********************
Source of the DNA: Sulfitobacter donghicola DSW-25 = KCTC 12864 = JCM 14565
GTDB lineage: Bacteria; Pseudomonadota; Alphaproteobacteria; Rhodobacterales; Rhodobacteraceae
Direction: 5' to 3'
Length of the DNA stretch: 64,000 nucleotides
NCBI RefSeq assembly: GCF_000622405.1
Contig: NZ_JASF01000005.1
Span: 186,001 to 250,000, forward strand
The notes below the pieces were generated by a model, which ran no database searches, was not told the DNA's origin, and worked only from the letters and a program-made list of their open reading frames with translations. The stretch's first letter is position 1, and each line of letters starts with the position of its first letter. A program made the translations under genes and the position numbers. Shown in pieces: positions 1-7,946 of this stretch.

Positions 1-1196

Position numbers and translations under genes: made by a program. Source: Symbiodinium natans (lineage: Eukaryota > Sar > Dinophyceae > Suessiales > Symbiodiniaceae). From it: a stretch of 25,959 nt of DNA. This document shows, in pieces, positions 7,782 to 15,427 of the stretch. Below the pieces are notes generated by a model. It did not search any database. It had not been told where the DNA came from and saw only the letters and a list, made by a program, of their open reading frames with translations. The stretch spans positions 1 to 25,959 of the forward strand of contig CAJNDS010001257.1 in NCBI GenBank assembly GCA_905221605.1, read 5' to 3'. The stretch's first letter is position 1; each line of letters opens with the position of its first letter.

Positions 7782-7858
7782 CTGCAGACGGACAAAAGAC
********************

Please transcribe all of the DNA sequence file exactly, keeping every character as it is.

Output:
Source of the DNA: Sulfitobacter donghicola DSW-25 = KCTC 12864 = JCM 14565
GTDB lineage: Bacteria; Pseudomonadota; Alphaproteobacteria; Rhodobacterales; Rhodobacteraceae
Direction: 5' to 3'
Length of the DNA stretch: 64,000 nucleotides
NCBI RefSeq assembly: GCF_000622405.1
Contig: NZ_JASF01000005.1
Span: 186,001 to 250,000, forward strand
The notes below the pieces were generated by a model, which ran no database searches, was not told the DNA's origin, and worked only from the letters and a program-made list of their open reading frames with translations. The stretch's first letter is position 1, and each line of letters starts with the position of its first letter. A program made the translations under genes and the position numbers. Shown in pieces: positions 1-7,946 of this stretch.

Positions 1-1196

Position numbers and translations under genes: made by a program. Source: Symbiodinium natans (lineage: Eukaryota > Sar > Dinophyceae > Suessiales > Symbiodiniaceae). From it: a stretch of 25,959 nt of DNA. This document shows, in pieces, positions 7,782 to 15,427 of the stretch. Below the pieces are notes generated by a model. It did not search any database. It had not been told where the DNA came from and saw only the letters and a list, made by a program, of their open reading frames with translations. The stretch spans positions 1 to 25,959 of the forward strand of contig CAJNDS010001257.1 in NCBI GenBank assembly GCA_905221605.1, read 5' to 3'. The stretch's first letter is position 1; each line of letters opens with the position of its first letter.

Positions 7782-7858
7782 CTGCAGACGGACAAAAGAC